Business

  • EbolaNIH launching human safety study of Ebola vaccine candidate

    The National Institute of Allergy and Infectious Diseases (NIAID), part of the National Institutes of Health (NIH), will this week begin initial human testing of an investigational vaccine to prevent Ebola virus disease. The early-stage trial will begin initial human testing of a vaccine co-developed by NIAID and GlaxoSmithKline (GSK) and will evaluate the experimental vaccine’s safety and ability to generate an immune system response in healthy adults. The study is the first of several Phase 1 clinical trials that will examine the investigational NIAID/GSK Ebola vaccine and an experimental Ebola vaccine developed by the Public Health Agency of Canada and licensed to NewLink Genetics Corp.

  • CybersecurityDeterring cyberattacks requires building a public-private partnership

    Cyberattacks loom as an increasingly dire threat to privacy, national security, and the global economy, and the best way to blunt their impact may be a public-private partnership between government and business, researchers say. The time to act is now, however, rather than in the wake of a crisis, says an expert in law and technology. The expert says that an information-sharing framework is necessary to combat cybersecurity threats.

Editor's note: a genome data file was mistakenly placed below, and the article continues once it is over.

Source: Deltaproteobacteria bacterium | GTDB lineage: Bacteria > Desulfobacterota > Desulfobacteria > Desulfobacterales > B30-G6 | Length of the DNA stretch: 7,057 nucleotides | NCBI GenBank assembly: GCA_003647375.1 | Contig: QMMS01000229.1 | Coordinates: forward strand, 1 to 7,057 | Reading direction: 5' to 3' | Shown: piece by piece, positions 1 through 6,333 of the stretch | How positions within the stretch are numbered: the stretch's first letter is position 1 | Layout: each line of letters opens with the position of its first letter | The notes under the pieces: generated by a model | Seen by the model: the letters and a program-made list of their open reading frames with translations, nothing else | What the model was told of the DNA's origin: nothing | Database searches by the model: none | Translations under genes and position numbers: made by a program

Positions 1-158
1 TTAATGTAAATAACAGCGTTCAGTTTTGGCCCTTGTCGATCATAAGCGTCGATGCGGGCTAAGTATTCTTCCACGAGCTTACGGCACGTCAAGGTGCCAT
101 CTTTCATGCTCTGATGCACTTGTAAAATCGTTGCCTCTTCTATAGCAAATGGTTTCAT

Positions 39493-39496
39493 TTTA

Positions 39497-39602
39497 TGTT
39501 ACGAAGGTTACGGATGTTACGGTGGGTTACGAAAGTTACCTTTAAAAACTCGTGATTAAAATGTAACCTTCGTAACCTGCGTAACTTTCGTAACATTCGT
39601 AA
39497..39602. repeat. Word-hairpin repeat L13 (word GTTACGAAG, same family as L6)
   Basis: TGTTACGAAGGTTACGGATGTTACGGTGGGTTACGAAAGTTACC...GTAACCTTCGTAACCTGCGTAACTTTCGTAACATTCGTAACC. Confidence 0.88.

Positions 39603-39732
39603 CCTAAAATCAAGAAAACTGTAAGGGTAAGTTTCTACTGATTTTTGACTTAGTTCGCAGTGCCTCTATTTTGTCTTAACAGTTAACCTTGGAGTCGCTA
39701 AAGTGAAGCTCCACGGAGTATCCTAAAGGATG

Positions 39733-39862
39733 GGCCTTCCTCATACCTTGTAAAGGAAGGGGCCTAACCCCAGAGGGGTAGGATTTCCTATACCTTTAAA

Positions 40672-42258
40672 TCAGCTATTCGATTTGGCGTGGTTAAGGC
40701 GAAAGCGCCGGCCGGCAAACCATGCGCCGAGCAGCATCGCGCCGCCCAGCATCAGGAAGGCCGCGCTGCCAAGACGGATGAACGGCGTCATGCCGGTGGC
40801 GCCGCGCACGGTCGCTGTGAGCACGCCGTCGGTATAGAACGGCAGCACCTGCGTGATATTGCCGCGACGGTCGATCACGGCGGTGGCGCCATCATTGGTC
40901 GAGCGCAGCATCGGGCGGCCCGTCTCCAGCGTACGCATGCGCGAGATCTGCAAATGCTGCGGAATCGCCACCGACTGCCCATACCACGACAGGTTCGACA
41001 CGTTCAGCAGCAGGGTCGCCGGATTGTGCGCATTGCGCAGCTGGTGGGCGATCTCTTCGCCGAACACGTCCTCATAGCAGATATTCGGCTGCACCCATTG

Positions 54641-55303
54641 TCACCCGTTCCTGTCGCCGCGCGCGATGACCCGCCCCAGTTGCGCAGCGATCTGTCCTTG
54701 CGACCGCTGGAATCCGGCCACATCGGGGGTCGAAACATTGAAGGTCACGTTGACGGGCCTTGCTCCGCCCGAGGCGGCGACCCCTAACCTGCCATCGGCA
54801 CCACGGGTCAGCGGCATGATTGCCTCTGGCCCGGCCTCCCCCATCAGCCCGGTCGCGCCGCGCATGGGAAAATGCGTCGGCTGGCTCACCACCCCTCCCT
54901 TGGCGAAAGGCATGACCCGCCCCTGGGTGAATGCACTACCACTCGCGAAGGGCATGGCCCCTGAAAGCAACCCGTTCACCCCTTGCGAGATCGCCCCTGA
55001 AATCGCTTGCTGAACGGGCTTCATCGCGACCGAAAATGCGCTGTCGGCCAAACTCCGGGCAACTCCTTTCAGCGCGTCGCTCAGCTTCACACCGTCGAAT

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  • EbolaEpidemic ethics: four lessons from the current Ebola outbreak

    By Ian Kerridge

    The extent of the current Ebola virus outbreak in West Africa has belatedly focused the attention of non-governmental organizations, local and Western governments, and international media. What we haven’t caught up with though, is the extent to which these outbreaks and their devastating effects are predictable and preventable. The spread of Ebola virus occurs because health infrastructure in the region is fragmented, under-resourced, or non-existent. And the therapeutic response to the illness is constrained by failure of markets to drive drug and vaccine development that would help the world’s poorest people.